Therapist: Do you think you can use a skill when you get angry like that? Let’s try taking a deep breath.
Me: Ever been hit with a block of government cheese?
Therapist: (who’s good at redirecting) Now, breathe away that anger and imagine eating the cheese.
Me: Should I imagine constipation while we’re at it?
Breathing sort of took the edge off of the small things, but it didn’t touch the fire that was burning inside. I wanted to get in my car and drive as fast as I could until my car exploded. Every day my mind replayed the glorious explosion—where I burst apart, one of my arms flying a hundred feet and landing slow motion in a grassy field. Rarrrrrrrhhhh. A leg here. An eye there.
I told my Sassy-Polish-Chain-Smoking-Best-Friend about it. About genuinely wanting to die, and more seriously, about knowing I could take my own life.
Me: I could do it. I really could. Because I’m not afraid like I used to be.
SPCSBF: So what do you want? A medal? Anyone can die. I could choke on gummy Lifesavers tomorrow. Air hole closed. Dead. Now pass me that second funnel cake. We’re eating our feelings today.
And people wonder why I feel so alone.
I have a list of well over fifty skills to employ in case I catch on fire and there’s no motorized swimming pool in sight. I stop and identify the thought. Drop it. And roll, and rolling looks a lot like distraction—take a bath, take a walk, watch a movie, paint my nails, pet my cat. In the meantime, I do what anyone who sees a fire does—I call for help. I have a list of ten people, friends, family, and a therapist that I can call at anytime. When one person doesn’t answer, I move right down the list, sometimes texting four or five people at a time.
Rarely, have I ever told someone that I felt suicidal when I called them, and that I was calling them to be distracted from those thoughts. I just pick up the phone and chat about the weather or gas prices or how I’d like to be a rock in my next life so I can work on my listening skills. To be honest, I’m ashamed of the thoughts. They make me seem so ungrateful.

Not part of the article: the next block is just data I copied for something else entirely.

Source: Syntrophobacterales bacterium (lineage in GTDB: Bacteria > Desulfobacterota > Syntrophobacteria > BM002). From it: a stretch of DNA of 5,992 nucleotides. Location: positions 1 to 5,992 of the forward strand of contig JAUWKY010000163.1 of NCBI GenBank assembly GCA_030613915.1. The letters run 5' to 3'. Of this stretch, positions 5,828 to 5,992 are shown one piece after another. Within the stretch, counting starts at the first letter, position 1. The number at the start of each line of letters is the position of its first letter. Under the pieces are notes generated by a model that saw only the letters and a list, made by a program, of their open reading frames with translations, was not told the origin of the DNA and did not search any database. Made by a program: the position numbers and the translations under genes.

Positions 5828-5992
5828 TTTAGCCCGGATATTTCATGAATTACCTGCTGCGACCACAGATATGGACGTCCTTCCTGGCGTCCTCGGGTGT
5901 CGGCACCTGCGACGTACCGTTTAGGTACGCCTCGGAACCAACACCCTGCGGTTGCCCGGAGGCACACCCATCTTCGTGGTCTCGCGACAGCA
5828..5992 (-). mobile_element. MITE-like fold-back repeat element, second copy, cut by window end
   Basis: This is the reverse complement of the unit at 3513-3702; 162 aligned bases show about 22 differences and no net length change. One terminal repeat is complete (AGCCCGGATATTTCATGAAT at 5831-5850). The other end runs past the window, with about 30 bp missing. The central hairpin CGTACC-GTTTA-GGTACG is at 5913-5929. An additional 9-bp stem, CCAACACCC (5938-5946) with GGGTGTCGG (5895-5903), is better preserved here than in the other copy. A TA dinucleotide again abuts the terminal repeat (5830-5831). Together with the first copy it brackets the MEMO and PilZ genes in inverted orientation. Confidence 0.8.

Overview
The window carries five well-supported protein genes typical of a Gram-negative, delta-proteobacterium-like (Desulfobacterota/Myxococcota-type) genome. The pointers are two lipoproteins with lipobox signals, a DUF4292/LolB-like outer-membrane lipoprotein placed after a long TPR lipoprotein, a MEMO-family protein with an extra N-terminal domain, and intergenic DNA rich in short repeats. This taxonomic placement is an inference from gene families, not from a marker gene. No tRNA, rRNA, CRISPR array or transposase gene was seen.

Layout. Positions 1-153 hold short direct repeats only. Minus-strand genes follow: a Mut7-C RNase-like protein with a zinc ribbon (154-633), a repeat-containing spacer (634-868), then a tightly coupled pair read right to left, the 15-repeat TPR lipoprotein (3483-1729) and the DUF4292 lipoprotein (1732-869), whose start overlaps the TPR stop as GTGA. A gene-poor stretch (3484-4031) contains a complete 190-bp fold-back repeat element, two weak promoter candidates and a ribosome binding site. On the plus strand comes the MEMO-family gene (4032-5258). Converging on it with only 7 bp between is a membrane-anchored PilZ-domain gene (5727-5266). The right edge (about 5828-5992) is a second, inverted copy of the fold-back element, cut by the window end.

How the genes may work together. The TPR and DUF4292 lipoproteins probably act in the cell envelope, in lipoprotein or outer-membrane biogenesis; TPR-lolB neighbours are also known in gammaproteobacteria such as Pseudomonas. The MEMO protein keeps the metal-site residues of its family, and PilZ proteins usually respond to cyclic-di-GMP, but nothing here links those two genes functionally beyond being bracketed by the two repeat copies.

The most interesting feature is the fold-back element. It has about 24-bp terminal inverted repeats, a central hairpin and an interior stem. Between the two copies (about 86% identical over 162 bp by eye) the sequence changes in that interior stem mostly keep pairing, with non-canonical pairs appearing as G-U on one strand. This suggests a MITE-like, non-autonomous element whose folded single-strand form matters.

A few times now, I’ve gone all the way through my list and no one answered until the next day. I didn’t urgently call two or three times in a row, or leave messages that said this was an emergency please call back. I called or texted casually and got no response. You don’t want to know what depression tells you when this happens… no one really cares about you… it wouldn’t matter if you didn’t exist…
Am I still a quitter if I’m on medication, seeing a therapist, recognize the thought, try to distract myself, utilize an emergency action plan, and I still am blazing? Even with all of this help there are still times when I just. Want. To. Die. I want to quit the therapy. Stop the medication. Say enough with the skills. And die. Because I’m hanging on really hard, and some days I don’t even know why.
What about people who don’t have access to all of those resources, let alone a network of ten caring people they can call day or night? What if all they can manage is a lonely social media status at two am?
Will you offer them a lifesaver?
National Suicide Prevention Lifeline 1-800-273-TALK (8255)
Krisin Brooks Hope Center 1-800-442-HOPE (4673)
Maybe mental illness isn’t the most comfortable thing to talk about. But perpetuated stigma’s and silence costs lives. Suicide takes the life of one person every forty seconds—that’s one million people globally each year**.
You can stop the clock now.
*For the record I love SCSPBF. She’s saved my life many times. That conversation should have been with a trained therapist. It was unfair of me to put her in that position.
**Health Research Funding. Org http://healthresearchfunding.org/many-people-commit-suicide-year/